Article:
And if a fragrance is desired, simply add a few drops of your favorite, organic essential oil. If a product has a smell, be sure you can trace it back to a naturally-derived oil on its ingredient list.
“The toxic stuff is safely stored away, for use only if really needed.”
Ever notice the potent smells when you walk down the cleaning aisle of a grocery store? Even with tightly sealed, never-opened lids, chemicals are seeping out. While your home may only contain a few conventional products, you can bet noxious odors are leaching out in the parts-per-million level, creating a low-level chemical soup over time. The truth is, you don’t really need them.
Since they contain ammonia and chlorine, standard cleaners are harmful to our lungs and many of them contain ingredients that are caustic and flammable. Regular use can contaminate indoor air and have the potential to cause long-term health complications.
A great way to involve your family is to make your own cleaners! Vinegar has high acidity levels that make it just as effective as standard cleaners. By combining the right amounts of baking soda and vinegar, your home will sparkle, without any of the risks that come with harmful chemicals. You can even use newspaper instead of paper towels to wipe down dirty windows.
Pure Castile soap mixed with a natural scouring agent like baking soda or Bon Ami will effectively clean the tougher items like ovens, tubs, tiles and toilets. Soap also contains natural anti-bacterial, anti-viral and anti-mold properties. Even the EPA recommends ridding bacteria on surfaces by “washing with soapy water”.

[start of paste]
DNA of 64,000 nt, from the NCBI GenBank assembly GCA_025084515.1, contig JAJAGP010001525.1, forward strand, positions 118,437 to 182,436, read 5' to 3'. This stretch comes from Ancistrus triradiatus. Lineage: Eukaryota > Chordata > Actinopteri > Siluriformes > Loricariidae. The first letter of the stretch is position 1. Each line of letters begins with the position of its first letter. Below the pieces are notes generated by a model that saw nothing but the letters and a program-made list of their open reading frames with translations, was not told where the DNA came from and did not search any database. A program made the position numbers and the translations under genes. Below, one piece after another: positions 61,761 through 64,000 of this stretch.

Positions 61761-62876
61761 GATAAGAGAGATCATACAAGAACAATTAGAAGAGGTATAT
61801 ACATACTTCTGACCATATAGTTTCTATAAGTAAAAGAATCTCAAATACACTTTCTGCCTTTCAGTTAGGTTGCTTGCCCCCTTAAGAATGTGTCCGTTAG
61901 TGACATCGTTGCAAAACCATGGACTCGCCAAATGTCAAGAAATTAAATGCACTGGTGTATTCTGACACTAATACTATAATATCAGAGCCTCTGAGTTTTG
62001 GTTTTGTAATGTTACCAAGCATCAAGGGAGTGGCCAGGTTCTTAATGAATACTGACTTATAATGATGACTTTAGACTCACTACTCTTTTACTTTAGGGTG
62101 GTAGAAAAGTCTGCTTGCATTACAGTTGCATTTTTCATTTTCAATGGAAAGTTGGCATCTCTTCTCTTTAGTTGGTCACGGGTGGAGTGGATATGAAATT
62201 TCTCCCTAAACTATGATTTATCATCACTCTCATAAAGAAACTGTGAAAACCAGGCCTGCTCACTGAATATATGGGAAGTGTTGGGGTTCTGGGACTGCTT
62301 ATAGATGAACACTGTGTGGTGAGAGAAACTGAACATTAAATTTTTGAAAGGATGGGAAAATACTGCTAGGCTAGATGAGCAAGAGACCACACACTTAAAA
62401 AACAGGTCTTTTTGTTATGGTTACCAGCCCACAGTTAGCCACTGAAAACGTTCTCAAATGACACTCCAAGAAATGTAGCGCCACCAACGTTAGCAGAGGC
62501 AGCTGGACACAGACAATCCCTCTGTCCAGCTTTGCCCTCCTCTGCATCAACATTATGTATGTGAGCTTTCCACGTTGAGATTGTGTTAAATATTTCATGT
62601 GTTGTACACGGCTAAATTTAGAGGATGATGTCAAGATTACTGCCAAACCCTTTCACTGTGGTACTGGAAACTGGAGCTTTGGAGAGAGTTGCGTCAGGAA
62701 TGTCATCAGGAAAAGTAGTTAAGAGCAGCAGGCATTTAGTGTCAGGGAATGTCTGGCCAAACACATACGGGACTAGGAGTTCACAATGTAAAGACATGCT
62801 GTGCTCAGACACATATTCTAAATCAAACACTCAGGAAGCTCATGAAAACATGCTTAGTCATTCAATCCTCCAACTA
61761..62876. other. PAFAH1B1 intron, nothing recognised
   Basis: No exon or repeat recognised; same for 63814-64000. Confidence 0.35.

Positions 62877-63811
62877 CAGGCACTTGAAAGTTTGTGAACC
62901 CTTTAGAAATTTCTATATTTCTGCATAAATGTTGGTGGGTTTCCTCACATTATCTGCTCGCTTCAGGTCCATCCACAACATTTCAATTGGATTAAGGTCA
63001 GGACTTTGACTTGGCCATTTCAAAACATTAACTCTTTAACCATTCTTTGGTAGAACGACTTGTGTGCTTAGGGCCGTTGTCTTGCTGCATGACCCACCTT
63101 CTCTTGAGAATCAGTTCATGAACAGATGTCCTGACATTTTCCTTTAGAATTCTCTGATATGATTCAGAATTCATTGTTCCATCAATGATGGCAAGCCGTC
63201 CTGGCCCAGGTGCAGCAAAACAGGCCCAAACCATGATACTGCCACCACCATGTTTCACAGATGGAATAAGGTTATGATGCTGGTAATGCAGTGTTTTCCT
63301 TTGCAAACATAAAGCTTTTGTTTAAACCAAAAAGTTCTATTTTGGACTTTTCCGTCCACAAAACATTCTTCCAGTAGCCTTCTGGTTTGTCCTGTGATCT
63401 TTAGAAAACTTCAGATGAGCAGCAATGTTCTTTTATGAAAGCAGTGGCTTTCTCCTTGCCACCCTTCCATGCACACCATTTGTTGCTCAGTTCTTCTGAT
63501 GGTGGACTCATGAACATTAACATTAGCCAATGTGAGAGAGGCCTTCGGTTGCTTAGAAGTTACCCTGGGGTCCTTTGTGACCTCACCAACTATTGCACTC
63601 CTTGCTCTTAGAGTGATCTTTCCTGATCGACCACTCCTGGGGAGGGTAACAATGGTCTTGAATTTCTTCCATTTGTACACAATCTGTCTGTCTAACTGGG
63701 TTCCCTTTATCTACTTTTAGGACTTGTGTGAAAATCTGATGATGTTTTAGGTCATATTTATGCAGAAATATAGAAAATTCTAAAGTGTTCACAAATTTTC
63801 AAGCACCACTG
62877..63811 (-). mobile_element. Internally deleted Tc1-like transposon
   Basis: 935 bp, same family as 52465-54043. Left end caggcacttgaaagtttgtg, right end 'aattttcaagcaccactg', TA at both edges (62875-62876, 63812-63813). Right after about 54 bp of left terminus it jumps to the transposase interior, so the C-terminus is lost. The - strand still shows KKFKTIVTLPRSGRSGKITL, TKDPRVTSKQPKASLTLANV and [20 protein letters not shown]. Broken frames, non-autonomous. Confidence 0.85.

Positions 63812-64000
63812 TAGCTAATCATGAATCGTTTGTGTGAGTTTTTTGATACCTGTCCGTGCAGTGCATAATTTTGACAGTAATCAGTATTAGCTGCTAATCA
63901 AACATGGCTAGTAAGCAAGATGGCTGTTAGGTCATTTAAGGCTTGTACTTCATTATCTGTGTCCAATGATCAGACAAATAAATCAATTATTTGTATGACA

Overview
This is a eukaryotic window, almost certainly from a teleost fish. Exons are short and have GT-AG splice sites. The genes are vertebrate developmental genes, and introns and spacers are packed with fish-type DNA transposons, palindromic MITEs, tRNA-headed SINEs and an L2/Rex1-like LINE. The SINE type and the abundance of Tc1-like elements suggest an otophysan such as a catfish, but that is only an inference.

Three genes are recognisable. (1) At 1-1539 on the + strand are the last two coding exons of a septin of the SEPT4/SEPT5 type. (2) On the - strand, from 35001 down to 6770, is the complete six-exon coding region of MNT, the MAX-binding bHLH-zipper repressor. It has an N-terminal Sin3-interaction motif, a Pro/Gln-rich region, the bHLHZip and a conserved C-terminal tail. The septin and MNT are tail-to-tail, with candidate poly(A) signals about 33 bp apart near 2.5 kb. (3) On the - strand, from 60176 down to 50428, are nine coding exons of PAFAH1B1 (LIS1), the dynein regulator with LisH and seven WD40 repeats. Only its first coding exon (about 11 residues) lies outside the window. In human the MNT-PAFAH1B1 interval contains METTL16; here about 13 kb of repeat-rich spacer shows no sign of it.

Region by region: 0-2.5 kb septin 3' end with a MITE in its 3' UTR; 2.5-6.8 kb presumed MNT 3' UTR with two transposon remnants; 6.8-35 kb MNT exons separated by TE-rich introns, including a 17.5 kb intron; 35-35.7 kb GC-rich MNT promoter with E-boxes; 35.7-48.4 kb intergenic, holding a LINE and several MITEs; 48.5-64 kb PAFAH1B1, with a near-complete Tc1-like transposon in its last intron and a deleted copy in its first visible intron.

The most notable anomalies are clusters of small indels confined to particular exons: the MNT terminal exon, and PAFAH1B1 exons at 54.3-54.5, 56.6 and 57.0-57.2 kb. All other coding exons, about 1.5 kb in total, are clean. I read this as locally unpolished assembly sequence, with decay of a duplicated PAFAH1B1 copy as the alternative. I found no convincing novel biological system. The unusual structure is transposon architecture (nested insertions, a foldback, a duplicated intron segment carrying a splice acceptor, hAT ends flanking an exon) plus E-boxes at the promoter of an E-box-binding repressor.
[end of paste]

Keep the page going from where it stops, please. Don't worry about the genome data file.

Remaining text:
Remember to recycle!
Genuinely green cleaners should be packaged in recycled materials, or at the very least, bottles that can be recycled.
“We use safe pest control.”
As research connects pesticides to adverse health effects on the unborn fetus and developing children, eco-friendly pest control companies have gained attention. They tout their use of organic pesticides; however, according to research at Clemson University, some organic pesticides are as toxic, or even more toxic, than many synthetic chemical pesticides.
Others are advertised as plant-derived, when they are actually synthetic derivatives of the real thing. Pyrethroids, for instance, originate from the chrysanthemum flower, but are classified by the EPA as Likely to be Carcinogenic to Humans.
Instead, use natural alternatives that kill pests by mechanical – not chemical – action. A powerful roach bait, for example, can be made from equal parts powdered sugar, corn meal and Boric Acid placed in small caps in out-of-reach areas.
Reaping the Benefits of Green Spring Cleaning Year Round
This type of spring cleaning has the power to go beyond organizing and de-cluttering to reaping lifelong health benefits. We’ve heard it time and again: Our children are especially vulnerable to lurking toxins, pound-for-pound breathing 2.5 times more than adults. It’s crucial we start looking beyond labels and stop settling with just doing better. We should have full confidence in what we’re spritzing and spraying in our homes.